Dani Alexis is a Michigan-based writer and Autonomous Press editor. In between freelance writing projects, she enjoys reading our submissions pile, writing science fiction, and ignoring requests for contributor bios. Next year, she will be the lead editor on Spoon Knife 2: Test Chamber.

One of the things I love about Spoon Knife, and about publishing with Neuroqueer Books, is the opportunity to try things I probably wouldn’t be allowed to do with most publishers – like weave a nexus between my pseudonymous persona and my novel universe such that my author bios become part of that universe. To that end, here are my bios from 2, 3, and 4, all of which contain short fiction in my Non-Compliant Space series universe:

S. Verity Reynolds writes science fiction and changes addresses every six months. She is a co-founder of the Non-Compliant Space Project. Her first novel, Nantais, will be published by Neuroqueer Books in 2017, or you can read her short story here for an introduction to its universe.

S. Verity Reynolds is an anagram of Lee Harvey Oswald. Verity is the author of Nantais, Book 1 of the Non-Compliant Space series. The Non-Compliant Space expanded universe resides at danialexis.net. Book 2, Nahara, will appear in 2021 from Neuroqueer Books.

S. Verity Reynolds is 30-50 feral hogs in a writer suit. The author of the Non-Compliant Space series, she blogs under a stolen identity at danialexis.net.

If you’re not sure whether an outlet will grant you creative license in your author bio, you can of course write a straightforward one.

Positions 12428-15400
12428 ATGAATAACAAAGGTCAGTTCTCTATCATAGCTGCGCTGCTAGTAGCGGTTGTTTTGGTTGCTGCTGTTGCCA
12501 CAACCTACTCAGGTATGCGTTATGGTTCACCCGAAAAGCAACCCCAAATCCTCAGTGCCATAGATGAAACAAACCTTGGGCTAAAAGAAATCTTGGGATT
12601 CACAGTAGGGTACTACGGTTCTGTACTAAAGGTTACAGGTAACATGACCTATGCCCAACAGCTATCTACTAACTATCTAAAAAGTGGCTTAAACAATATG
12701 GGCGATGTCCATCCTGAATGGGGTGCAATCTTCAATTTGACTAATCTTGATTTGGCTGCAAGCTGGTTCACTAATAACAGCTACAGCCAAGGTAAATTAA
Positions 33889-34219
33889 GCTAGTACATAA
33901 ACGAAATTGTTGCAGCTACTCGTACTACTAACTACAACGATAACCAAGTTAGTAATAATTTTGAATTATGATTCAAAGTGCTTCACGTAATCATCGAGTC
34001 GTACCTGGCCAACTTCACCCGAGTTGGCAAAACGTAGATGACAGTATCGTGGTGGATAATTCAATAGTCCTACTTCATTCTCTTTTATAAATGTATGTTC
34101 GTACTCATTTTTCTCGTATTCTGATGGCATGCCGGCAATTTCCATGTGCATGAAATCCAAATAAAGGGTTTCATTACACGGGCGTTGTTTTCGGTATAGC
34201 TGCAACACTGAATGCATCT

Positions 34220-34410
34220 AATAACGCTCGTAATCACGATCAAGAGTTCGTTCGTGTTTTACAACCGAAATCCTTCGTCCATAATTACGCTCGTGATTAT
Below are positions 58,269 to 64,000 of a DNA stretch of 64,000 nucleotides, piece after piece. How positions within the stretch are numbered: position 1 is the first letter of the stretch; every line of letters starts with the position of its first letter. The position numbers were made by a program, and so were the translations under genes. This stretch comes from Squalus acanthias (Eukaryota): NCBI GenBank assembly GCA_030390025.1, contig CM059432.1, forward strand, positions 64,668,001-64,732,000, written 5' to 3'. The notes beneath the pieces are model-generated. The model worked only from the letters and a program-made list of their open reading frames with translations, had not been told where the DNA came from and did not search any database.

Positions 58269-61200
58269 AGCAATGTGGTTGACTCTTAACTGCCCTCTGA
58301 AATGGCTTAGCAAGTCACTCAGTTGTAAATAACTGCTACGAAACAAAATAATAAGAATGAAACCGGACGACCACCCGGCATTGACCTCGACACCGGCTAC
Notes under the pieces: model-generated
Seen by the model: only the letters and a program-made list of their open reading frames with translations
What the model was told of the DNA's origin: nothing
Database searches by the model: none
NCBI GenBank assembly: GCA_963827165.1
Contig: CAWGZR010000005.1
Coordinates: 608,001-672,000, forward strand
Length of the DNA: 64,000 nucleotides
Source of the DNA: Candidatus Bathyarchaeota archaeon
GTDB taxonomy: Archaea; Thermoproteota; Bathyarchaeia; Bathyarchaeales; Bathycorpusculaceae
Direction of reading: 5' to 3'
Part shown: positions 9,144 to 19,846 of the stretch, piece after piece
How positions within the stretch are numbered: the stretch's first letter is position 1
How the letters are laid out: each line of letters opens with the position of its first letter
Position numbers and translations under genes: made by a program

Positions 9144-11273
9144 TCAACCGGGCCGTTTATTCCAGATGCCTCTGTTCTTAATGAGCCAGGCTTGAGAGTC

Step Five: Edits

Once you submit, you may or may not be asked for edits, depending on the outlet and the editors involved.

Do whatever the editors’ notes suggest, or explain why you cannot/will not make such changes, and send them back. If you do this enough times, eventually the editors stop sending you notes. Instead, they send the piece to someone who isn’t you, and you get to go write other things and wait for your big fat writer paycheck* to show up.

*fatness of paycheck is relative to thinness of wallet


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writing

The Atlantic vs. My Impostor Syndrome

The day my recent article in The Atlantic ran, one of my fellow writers congratulated me “on landing that pitch.”

“They asked me,” I admitted at once. “My impostor syndrome would never.” I said it jokingly, but it wasn’t a joke.

I’ve tweeted before about how the biggest misconception people tend to have of me is that I’m fearless, when I’m actually afraid of just about everything. If I were a pony, I’d be Fluttershy.

One of the biggest things I feared, before the Atlantic piece, was putting myself in positions where I might get shot down. I feared querying publications in case my best understanding of the things they published was somehow not even in the same universe. I feared editorial feedback because it would surely reveal that I am a fraud who doesn’t understand the basics of the English language. I feared extending myself in any way lest the entire world find out I’m a fraud and kick me out of the Adults Allowed to Do Things Club.

None of these fears, of course, is remotely rational. But it didn’t stop them from lighting up my lizard hindbrain like a pile of old tires doused in gasoline. And that tire fire has burned uninterrupted for my entire writing career.

At least until last week. Publishing in The Atlantic had some interesting effects – including cracks in what I once thought was an impenetrable fortress of my impostor syndrome.

Writing That Atlantic Piece Was Literally Just My Job